Visitor B-1/B-2 VISAS

In instances where the interest of the United States is being served, aliens can seek a National Interest Waiver. The National Interest Waiver classification is a waiver of the Labor Certification Application (PERM) requirement which is a costly and time consuming way to get the green card. The Labor Certification Application process (PERM) requires a U.S. employer to apply to the U.S. Department of Labor for a “Labor Certification” to demonstrate that there are no able, willing and qualified U.S. workers who can take the job.

On the other hand, the National Interest Waiver classification is an EB-2 category (Employment-Based Immigration – Second Preference). The National Interest Waiver does not require an employer to sponsor the application. What distinguishes an EB-2 from an EB-2 with a National Interest Waiver is that the latter does not require proof of a job offer but rather the potential for a future job. However, it continues to be our practice that, if a National Interest Waiver Application is sponsored by an employer, the case tends to be stronger. Thus, we always try to encourage the potential National Interest Waiver beneficiaries to garner as mush support as possible for the employer in connection with the preparation of the paperwork.

The National Interest Waiver application is a green card visa classification that may be of particular interest to scientists, researchers, engineers, teachers, business executives or other highly-skilled professionals seeking to immigrate to the U.S. because many of the potential National Interest Waiver beneficiaries do not have employer sponsorship. These persons have tremendous upside potential for research and for obtaining grants and government funding for exploring original scientific contributions to an academic field. The fact that the National Interest Waiver application is an EB-2 classification is important if the prospective beneficiary is from China or India or one of the other retrogressed countries specified in the Visa Bulletin. It has the potential to speed a case along rather then languishing.

According the USCIS (United States Citizenship and Immigration Services), the jobs that may qualify for a National Interest Waiver are not defined by statute or by the regulations. Rather, National Interest Waivers are usually granted to those who have “exceptional ability” in their field of work and whose employment in the U.S. would greatly benefit the nation. Those seeking a National Interest Waiver may self-petition, which means that they do not need an employer to sponsor them. They will be filing the Labor Certification directly with the USCIS along with their Form I-140, Petition for Alien Worker.

Some of the evidence that can and should be included in the national Interest Waiver include (but is not limited to): (1) An official academic record showing that you have a degree, diploma, certificate, or similar award from a college, university, school, or other institution of learning related to your area of exceptional ability; and (2) Letters documenting at least ten (10) years of full-time experience in your occupation; and (3) a license to practice your profession or certification for your profession or occupation; (4) Evidence that you have commanded a salary or other remuneration for services that demonstrates your exceptional ability; and (5) Membership in a professional association; and (6) Recognition for achievements and significant contributions in your industry or field by your peers, government entities, professional or business organizations. Of course, any other comparable evidence of eligibility is also acceptable.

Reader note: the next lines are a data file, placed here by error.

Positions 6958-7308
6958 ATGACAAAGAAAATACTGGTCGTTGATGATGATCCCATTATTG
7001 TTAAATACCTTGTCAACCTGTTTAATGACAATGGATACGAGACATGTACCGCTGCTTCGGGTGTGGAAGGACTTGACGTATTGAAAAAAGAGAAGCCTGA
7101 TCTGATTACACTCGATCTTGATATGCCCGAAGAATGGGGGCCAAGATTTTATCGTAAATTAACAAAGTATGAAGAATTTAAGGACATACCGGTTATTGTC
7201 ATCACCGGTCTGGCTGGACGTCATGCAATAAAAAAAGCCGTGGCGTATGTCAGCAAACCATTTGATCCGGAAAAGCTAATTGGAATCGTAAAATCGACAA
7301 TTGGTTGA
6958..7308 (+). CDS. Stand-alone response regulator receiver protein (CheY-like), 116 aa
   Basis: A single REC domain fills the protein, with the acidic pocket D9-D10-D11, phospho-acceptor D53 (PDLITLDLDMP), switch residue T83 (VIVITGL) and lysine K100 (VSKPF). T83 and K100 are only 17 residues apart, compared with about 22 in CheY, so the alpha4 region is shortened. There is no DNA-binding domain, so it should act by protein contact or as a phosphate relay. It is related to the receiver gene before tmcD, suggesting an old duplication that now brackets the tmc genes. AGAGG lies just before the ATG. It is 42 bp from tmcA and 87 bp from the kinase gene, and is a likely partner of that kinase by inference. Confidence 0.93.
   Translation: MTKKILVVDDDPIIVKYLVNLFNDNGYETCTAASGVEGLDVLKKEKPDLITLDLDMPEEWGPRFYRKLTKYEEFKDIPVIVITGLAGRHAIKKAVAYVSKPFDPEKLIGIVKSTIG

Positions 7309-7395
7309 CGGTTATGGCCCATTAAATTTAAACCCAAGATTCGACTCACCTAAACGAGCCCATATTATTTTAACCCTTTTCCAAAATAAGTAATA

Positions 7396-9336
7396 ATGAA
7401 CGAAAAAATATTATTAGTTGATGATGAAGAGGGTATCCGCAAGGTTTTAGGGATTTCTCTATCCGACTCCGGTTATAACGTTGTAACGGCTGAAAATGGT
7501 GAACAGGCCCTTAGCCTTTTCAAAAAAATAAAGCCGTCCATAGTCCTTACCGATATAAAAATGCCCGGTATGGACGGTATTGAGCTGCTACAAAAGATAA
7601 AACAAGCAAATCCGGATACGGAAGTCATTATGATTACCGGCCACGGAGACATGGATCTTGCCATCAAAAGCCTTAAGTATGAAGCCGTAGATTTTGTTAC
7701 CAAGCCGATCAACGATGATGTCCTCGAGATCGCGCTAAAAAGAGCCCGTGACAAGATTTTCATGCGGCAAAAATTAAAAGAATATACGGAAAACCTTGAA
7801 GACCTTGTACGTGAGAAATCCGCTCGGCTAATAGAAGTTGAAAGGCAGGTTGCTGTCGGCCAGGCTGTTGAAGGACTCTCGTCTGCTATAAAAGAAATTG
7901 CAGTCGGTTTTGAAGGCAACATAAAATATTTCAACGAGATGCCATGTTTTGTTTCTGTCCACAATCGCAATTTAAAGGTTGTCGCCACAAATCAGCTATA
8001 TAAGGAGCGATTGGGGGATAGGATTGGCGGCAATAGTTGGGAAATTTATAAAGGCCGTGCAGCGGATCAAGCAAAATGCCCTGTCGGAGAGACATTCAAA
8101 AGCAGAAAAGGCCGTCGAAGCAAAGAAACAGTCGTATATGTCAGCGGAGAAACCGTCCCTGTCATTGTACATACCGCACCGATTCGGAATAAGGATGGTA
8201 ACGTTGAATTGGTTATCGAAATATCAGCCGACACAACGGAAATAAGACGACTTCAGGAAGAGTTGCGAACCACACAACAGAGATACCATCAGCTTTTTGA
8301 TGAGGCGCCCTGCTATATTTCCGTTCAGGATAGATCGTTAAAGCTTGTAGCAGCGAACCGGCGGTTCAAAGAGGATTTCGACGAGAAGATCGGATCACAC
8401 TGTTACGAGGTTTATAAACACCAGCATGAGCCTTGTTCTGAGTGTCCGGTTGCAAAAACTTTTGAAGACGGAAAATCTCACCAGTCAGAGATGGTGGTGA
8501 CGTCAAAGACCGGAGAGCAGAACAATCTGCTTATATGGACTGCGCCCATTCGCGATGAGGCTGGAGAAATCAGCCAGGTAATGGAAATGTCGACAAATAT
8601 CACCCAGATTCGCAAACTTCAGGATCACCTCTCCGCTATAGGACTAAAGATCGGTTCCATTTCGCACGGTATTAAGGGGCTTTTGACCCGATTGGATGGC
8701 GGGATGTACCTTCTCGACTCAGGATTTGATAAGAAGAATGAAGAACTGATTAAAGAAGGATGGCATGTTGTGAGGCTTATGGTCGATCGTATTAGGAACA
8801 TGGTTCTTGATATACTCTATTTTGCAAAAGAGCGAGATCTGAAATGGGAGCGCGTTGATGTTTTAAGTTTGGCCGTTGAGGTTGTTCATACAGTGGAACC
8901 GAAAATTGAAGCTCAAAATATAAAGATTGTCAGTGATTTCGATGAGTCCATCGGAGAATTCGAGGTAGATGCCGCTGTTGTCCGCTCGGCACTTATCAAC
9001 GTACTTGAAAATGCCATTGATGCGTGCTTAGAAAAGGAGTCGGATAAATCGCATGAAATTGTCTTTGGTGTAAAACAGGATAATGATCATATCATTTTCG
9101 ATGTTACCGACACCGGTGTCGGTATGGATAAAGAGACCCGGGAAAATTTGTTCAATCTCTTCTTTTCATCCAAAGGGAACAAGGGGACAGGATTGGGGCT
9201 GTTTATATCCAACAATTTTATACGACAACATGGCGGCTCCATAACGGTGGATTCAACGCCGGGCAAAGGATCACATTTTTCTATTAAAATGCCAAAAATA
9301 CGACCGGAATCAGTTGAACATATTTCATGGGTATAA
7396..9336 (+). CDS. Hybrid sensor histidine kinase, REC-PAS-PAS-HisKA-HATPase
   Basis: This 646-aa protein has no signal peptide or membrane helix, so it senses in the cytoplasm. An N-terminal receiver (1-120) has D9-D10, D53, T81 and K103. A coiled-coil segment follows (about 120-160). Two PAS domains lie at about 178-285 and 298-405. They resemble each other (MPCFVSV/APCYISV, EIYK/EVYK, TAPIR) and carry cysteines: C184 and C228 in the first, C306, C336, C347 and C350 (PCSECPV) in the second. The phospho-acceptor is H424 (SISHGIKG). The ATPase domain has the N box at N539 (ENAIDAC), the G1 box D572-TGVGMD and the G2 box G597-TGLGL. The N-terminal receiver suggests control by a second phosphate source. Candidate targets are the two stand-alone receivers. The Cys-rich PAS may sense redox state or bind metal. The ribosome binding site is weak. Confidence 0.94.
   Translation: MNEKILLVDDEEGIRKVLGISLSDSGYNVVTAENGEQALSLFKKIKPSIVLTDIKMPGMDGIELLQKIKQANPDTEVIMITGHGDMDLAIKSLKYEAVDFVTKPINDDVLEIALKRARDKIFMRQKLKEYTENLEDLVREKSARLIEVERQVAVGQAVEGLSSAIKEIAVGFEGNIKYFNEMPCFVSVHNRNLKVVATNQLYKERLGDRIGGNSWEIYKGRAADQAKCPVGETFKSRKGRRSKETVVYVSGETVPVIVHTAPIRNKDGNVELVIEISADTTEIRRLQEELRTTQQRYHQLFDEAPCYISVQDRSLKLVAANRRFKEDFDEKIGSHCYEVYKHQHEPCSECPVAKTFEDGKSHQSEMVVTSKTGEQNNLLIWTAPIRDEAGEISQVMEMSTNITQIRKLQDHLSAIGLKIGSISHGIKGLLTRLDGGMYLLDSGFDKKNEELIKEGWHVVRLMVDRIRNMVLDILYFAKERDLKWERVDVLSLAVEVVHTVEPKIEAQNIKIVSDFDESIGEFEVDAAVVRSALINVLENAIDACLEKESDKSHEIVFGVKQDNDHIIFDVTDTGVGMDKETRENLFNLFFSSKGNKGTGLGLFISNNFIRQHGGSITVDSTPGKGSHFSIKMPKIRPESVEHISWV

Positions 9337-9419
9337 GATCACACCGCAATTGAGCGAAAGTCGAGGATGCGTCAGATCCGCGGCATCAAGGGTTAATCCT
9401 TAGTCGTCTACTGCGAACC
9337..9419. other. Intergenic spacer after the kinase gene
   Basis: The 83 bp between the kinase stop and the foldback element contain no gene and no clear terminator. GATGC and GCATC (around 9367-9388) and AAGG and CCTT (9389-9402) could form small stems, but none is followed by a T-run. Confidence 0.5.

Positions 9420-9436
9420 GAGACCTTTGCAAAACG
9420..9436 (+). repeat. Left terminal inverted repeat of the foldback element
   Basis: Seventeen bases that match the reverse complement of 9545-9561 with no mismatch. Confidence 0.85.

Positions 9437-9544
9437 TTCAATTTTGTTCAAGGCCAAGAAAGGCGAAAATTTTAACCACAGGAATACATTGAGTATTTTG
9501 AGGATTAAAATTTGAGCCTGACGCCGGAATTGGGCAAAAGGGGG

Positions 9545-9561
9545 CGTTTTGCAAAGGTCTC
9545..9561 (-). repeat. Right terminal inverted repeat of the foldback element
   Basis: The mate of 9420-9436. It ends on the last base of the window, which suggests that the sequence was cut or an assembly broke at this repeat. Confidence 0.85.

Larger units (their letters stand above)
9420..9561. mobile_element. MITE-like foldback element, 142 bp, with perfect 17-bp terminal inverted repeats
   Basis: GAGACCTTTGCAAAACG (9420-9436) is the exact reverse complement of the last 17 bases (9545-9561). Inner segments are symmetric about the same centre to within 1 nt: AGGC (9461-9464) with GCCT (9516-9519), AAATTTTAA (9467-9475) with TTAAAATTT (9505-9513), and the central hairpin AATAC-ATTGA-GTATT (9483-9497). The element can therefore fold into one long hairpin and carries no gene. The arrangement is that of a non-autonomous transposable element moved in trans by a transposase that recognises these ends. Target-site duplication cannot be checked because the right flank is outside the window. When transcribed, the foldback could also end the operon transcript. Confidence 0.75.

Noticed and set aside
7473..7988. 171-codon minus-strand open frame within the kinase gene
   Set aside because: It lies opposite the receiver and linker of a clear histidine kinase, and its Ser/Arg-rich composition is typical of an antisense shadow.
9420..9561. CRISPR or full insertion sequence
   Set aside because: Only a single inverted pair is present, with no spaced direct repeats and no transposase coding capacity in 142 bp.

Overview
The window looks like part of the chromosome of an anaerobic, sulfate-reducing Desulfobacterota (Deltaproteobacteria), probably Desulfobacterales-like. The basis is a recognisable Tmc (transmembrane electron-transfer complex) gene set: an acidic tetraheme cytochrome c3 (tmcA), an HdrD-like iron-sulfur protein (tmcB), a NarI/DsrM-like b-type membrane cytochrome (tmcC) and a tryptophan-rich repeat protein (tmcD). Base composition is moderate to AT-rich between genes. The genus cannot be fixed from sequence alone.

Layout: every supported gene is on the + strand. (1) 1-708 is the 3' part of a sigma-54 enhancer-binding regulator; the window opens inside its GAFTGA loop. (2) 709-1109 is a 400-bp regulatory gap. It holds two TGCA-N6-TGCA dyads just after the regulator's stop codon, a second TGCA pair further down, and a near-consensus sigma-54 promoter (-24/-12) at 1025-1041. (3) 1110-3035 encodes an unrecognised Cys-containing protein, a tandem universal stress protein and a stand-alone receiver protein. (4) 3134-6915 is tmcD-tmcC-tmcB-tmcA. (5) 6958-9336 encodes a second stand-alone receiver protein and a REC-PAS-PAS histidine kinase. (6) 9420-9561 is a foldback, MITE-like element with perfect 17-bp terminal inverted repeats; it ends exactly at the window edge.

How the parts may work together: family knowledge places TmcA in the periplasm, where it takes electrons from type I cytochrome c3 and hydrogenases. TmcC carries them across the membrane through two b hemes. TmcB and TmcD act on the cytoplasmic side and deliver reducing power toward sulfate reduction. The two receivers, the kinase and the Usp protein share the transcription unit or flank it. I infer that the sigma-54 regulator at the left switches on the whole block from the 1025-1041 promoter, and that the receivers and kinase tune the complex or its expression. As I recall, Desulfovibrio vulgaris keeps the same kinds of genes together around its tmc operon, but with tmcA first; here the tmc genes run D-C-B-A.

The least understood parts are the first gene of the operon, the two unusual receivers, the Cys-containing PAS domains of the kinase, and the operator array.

If you are a highly-skilled professional in areas such as the arts, sciences, or business and you can show that you have “exceptional abilities” and that your presence in the U.S. has the potential to significantly benefit the economic, cultural or educational interests of the U.S., you may be qualified to apply for the EB-2 National Interest Waiver visa classification without a current employment sponsorship and without having to prove that there are no able, willing and qualified U.S. workers using the PERM Labor Certification process. Essentially, the USCIS seems to feel that if you are worthy of a National Interest Waiver, the Nation’s interest in the Labor Certification process (for your case) is outweighed by the benefit of the value that you (and your employer, if relevant) will bring to the Nation as a whole.

In addition to the foregoing, the USCIS will judge if your case has “substantial intrinsic merit” and how your skills and abilities and work will benefit the U.S. as a whole. What essentially this means is that you must not only meet the criteria for an EB-2 (listed above) but you and your intended work in the U.S. must display incomparable appeal. Not every case is worthy of consideration for submission as a National Interest Waiver case. However, for those individuals who possess very impressive academic and experiential experiences and who are doing work that (it may be argued) is or will benefit the Nation as a whole, there may be a good route to get to the green card in a shorter time then it may take in the Employment-based third (3rd) Preference Category (which may Take many many years).

For more information about the National Interest Waiver Visa classification, please feel free to contact the immigration and nationality lawyers at the NPZ Law Group at 201-670-0006 (x100) or by e-mailing us at